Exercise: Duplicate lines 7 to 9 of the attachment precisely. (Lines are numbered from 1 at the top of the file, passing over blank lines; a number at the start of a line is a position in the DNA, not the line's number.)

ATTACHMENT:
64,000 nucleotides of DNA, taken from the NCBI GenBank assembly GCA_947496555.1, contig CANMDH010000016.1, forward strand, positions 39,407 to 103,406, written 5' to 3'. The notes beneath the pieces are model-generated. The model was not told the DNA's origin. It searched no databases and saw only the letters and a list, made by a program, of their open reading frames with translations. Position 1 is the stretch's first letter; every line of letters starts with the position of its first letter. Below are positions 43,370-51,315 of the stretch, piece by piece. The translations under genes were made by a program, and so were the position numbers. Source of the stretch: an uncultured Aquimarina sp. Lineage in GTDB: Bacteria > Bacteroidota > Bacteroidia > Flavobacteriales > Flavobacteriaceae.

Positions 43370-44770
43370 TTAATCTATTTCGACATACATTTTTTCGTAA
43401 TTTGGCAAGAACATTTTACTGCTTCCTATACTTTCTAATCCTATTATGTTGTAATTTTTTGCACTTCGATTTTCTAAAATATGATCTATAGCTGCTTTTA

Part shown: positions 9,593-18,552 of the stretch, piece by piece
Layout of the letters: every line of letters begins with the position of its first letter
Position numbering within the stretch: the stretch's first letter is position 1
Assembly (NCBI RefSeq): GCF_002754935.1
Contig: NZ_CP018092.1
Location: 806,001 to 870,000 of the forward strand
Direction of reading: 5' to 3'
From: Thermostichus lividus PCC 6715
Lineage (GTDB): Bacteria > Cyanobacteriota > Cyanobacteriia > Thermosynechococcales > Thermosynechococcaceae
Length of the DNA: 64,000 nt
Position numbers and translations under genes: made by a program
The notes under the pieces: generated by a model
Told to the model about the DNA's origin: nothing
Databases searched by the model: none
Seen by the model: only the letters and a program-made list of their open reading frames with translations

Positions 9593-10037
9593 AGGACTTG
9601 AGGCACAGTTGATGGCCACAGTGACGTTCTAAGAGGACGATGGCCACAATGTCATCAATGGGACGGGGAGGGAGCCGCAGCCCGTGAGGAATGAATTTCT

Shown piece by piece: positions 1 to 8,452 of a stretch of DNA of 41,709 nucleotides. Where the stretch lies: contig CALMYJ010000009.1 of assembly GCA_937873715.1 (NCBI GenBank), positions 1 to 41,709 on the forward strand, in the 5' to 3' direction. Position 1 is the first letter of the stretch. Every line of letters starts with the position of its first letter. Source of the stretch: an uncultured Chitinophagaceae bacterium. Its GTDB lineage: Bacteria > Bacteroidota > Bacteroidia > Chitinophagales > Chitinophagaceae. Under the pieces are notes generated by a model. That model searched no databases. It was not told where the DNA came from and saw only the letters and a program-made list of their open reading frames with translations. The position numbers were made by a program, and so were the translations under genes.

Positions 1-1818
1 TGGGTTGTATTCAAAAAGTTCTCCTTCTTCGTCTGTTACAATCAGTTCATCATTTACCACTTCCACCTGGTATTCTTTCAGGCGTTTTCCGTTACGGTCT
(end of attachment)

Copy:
Position numbering within the stretch: the stretch's first letter is position 1
Assembly (NCBI RefSeq): GCF_002754935.1
Contig: NZ_CP018092.1